In the yurt there were already a lot of people sitting on benches and nicely filled tables full of different kinds of food. We have been offered all kinds of food and snacks, from salty pastries, fruits, grapes, cheese, sweets, cookies and so on. Also there was served a lot of tea. As soon as you have finished your tea, there was someone coming to immediately fill the cup again. There was not only a lot of food but also different singers making music. After a while we left the yurt for a short walk and quickly found ourselves in another one, eating even more food. On one hand we were all happy to have such a selection of snacks after all the cycling, but after the third yurt it was also enough for us.
We left the yurt and the feast behind to get to see some more culture at the Festival site. Two of the main attractions have been Kazakh-wrestling and a horse race. Out there in the desert, they’ve built a wrestling arena where different, huge and strong men from all of Kazakhstan, battled against each other for the title.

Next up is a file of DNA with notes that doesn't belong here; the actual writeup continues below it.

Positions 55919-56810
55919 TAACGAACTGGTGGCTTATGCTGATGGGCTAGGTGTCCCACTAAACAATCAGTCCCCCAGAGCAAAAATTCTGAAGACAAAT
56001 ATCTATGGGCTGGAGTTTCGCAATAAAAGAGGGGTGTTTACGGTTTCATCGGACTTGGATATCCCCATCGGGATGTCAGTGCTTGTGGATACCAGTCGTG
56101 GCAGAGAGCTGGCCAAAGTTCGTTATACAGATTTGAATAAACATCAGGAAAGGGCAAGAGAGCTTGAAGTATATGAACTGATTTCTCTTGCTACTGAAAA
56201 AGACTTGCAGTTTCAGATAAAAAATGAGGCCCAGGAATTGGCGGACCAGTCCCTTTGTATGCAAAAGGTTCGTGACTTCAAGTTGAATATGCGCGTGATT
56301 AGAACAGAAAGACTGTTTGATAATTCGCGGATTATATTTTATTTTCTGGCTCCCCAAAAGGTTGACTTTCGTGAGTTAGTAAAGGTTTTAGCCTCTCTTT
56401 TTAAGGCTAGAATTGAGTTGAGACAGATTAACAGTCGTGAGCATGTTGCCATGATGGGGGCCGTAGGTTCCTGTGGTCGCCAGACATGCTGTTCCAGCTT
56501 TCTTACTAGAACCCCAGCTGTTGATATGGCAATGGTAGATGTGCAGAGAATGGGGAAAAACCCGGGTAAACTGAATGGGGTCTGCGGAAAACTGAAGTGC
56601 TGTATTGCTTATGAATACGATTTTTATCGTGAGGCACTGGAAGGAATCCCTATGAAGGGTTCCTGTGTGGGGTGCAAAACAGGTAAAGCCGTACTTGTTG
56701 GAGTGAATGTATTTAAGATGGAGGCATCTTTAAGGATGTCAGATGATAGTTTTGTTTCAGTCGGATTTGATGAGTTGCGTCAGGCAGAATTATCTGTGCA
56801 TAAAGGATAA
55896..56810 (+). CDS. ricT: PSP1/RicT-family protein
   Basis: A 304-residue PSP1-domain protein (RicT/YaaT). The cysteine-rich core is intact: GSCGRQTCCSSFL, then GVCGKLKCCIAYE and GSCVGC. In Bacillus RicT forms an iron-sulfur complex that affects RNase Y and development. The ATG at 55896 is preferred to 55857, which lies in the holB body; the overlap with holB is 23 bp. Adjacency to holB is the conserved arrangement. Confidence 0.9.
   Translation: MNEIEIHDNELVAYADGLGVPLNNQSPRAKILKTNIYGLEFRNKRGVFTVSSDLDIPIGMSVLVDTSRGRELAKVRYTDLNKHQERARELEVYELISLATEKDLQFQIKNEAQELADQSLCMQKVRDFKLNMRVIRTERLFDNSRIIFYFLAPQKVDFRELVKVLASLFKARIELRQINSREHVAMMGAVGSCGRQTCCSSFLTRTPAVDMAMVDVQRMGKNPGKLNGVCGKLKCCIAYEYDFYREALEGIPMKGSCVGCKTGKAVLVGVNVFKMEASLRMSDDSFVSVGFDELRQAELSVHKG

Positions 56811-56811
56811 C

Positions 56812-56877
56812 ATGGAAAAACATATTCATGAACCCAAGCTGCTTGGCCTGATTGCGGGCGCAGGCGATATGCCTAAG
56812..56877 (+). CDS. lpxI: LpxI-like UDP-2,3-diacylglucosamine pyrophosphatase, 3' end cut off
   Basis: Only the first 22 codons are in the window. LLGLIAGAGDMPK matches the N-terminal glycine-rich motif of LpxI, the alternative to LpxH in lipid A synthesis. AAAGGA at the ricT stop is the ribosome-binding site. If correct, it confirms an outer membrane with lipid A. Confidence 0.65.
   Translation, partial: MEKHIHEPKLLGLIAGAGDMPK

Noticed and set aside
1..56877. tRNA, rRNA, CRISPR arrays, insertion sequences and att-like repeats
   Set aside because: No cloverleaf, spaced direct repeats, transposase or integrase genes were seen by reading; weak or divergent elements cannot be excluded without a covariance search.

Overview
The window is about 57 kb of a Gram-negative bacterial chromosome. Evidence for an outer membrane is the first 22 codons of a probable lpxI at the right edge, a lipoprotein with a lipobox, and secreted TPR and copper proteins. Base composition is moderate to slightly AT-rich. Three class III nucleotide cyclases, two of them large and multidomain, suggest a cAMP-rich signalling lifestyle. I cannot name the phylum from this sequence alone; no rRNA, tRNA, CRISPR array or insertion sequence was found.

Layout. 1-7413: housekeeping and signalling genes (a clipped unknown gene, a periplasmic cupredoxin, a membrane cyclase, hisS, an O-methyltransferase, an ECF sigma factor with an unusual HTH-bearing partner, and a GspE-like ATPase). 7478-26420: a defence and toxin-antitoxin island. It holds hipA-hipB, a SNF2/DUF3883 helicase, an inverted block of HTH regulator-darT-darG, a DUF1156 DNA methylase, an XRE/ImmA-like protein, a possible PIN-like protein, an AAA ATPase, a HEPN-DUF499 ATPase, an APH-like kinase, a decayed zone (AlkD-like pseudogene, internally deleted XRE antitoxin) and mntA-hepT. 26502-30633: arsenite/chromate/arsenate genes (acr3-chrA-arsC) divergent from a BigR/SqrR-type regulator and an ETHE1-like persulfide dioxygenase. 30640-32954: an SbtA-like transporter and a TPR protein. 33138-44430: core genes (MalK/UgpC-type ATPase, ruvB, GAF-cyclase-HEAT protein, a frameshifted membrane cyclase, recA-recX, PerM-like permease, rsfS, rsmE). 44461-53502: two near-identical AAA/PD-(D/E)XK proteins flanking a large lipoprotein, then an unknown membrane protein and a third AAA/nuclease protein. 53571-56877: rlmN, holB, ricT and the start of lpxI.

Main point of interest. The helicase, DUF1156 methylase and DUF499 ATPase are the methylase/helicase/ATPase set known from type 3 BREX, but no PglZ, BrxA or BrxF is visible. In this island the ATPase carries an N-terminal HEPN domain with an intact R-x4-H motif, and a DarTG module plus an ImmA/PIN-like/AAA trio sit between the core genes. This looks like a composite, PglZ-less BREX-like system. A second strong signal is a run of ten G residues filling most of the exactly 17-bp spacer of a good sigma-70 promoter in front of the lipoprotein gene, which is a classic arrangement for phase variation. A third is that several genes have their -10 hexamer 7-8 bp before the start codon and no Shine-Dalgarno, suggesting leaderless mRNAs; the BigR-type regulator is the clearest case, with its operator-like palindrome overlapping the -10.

Just a hundred meters behind the arena there was a horse race. The spectacular thing was not the horses but the riders! The riders have been boys in funny costumes.
After watching the wrestling and after the end of the horse race, a lot of people who have been watching the sports, returned back to the yurts. As it was already getting dark and as there were much more people walking around at the Festival site, there were also much more people asking us to take a picture with them.
What impressed me was their openness. A lot of them, especially the younger ones, not only asked us to take a selfie, but also to take a picture of them as they saw us walking around with our DSLR’s and mirrorless cameras. What I did then was taking portraits of different people and then sending them the picture as a JPG directly via Bluetooth. This way I was also able to give something back.